Analysis: Eggs are very symbolic and they are often used to ward off the evil spirits, see Newall, Venetia. “Easter Eggs” THe Journal of American Folklore, vol.80, no. 315, 1967, pp. 3-32. JSTOR, www.jstor.org/stable/538415 for more examples of how eggs are used. It makes sense that an egg ritual would be used while pregnant because during pregnancy because the mother and the child are very vulnerable to illnesses and evil spirits. Pregnancy is also regarded as very sacred since you are bringing in a new life into this world so it is important to take care of your baby.

Adulthood
Customs
general
Life cycle
Old age
Rituals, festivals, holidays

Polish Funeral Custom — Cannot Dance

Text

The following piece is a Polish funeral custom that I learned of through my family’s babysitter whose father had recently passed away. The woman is a forty-eight year old Polish native who lives in Chicago now. I had been dancing around and in my attempt to get the Informant to join me, she explained why she was unable to.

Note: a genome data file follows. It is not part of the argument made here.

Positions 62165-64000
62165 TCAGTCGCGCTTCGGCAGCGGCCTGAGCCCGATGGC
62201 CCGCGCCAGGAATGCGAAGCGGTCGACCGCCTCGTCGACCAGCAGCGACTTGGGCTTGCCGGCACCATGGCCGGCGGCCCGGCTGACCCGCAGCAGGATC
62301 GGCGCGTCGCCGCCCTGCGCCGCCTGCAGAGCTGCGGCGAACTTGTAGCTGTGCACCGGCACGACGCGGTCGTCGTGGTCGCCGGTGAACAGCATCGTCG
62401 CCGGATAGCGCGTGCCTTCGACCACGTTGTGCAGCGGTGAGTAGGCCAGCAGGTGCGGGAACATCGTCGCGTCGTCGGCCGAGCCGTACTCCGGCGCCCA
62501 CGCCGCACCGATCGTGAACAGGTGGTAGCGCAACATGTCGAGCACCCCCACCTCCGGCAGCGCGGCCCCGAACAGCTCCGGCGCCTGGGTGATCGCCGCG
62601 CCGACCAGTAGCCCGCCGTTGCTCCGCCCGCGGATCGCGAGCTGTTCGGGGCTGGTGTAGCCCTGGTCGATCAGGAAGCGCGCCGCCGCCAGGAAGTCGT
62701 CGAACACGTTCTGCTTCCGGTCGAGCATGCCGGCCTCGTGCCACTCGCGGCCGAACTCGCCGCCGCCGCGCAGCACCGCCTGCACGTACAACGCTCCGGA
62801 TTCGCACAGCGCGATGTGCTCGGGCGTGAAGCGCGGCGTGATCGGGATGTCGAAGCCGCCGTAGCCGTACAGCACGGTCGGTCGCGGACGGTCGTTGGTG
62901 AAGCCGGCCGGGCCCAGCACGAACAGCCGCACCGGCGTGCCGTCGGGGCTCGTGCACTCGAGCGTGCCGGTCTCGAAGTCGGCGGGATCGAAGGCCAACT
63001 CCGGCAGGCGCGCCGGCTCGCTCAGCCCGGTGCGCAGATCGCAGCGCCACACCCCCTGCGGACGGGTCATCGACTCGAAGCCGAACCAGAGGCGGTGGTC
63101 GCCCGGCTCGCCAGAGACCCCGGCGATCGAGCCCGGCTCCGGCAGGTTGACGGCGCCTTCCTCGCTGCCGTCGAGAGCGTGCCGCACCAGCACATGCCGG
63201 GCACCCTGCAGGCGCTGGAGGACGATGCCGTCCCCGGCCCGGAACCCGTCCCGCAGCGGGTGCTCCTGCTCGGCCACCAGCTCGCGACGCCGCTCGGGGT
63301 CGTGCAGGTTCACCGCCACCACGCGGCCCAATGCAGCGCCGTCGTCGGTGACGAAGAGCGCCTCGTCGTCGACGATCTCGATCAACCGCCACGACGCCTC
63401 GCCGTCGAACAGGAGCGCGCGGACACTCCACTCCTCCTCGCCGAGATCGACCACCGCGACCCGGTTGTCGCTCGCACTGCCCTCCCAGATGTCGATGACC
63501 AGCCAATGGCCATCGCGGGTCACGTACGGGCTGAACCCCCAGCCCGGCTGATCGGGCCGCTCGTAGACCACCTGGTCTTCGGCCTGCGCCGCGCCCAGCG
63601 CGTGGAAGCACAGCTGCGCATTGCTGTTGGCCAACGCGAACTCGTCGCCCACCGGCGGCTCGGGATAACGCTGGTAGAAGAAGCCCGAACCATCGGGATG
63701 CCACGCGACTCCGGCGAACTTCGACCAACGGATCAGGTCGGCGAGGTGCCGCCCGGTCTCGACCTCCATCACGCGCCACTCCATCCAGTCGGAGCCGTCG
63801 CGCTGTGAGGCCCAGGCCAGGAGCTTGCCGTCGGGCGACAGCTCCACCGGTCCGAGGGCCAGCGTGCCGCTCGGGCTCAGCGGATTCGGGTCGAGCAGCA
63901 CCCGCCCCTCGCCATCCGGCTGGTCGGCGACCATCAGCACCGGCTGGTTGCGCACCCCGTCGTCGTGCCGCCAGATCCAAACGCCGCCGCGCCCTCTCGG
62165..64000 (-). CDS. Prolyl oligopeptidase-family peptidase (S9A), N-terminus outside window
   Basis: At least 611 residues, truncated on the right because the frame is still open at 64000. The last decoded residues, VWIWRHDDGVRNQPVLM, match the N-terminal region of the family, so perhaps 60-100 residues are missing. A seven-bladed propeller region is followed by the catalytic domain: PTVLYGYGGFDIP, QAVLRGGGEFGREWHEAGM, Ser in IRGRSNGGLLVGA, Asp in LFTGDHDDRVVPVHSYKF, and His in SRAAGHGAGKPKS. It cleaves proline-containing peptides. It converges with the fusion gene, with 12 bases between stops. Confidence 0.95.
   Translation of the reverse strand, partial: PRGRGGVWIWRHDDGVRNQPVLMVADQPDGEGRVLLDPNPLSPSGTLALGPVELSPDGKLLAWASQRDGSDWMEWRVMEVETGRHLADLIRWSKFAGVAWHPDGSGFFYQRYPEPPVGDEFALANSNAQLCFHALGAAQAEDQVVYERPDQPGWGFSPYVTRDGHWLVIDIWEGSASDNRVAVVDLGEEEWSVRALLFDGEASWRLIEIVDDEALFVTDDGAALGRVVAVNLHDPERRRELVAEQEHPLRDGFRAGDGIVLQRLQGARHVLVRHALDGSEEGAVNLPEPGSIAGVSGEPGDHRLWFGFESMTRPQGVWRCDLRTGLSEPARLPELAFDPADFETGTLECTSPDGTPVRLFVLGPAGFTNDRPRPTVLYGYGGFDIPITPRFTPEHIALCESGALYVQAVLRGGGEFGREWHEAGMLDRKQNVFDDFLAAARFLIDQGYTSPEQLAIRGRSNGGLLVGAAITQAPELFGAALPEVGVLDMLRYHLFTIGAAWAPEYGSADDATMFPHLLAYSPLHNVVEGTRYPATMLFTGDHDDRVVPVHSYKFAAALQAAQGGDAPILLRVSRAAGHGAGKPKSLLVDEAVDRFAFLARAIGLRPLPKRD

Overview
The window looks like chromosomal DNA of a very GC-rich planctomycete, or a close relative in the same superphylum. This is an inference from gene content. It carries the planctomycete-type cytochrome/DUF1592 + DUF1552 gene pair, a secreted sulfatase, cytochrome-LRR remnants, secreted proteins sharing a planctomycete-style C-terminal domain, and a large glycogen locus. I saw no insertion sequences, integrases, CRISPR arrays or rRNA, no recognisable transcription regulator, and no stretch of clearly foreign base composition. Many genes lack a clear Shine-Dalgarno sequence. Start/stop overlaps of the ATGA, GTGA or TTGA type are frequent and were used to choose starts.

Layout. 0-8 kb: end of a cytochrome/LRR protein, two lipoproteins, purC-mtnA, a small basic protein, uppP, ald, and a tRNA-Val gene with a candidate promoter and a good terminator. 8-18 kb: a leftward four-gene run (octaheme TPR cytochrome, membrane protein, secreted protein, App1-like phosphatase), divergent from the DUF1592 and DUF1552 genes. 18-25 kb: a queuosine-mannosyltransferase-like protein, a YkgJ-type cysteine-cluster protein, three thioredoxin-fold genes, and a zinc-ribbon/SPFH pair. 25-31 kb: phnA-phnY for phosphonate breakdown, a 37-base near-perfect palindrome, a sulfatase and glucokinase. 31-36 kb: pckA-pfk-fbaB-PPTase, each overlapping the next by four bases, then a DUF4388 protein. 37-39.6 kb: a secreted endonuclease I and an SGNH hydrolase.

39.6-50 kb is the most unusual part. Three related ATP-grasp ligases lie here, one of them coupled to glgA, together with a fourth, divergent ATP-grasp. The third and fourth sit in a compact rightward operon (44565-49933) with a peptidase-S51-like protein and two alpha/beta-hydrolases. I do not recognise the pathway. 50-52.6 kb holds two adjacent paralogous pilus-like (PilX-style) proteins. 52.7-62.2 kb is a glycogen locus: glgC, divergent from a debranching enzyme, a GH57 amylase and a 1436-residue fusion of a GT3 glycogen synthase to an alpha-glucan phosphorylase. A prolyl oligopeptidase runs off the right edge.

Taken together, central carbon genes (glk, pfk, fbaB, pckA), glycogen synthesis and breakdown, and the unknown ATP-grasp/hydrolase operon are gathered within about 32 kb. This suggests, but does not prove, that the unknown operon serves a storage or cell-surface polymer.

Informant: “No, no…Can’t dance, no.”

Collector: “Come on! Why not?”

Informant: “No, no…My father die. I no dance for six months.”

Collector: “You can’t dance for six months because your dad died?”

Informant: “No dance for six months for father and mother. Four months for brother, sister.”

Context

The Informant has understood this Polish funeral custom for as long as she can remember. She remembers not dancing for a while after her grandfather had passed away, and has always understood it to be something she must also partake in. When her father passed, her entire family made the unspoken vow not to dance as a sign of respect to the dead.

Interpretation

While surprised at first, after hearing the Informant’s absolute belief in this funeral custom, I was beginning to also see it as a reasonable practice of mourning. I believe that the reason the Informant and her family undergo such a long process of morning, with such a specific time period, is out of respect for the ones they loved who have passed away. By vowing to not dance for six months, the participants must make a conscious effort everyday to not partake in overly joyful actions, excluding dancing altogether. I believe that commitment to this vow displays a respectful process of mourning, a way of honoring the dead by not moving on quickly after they are gone.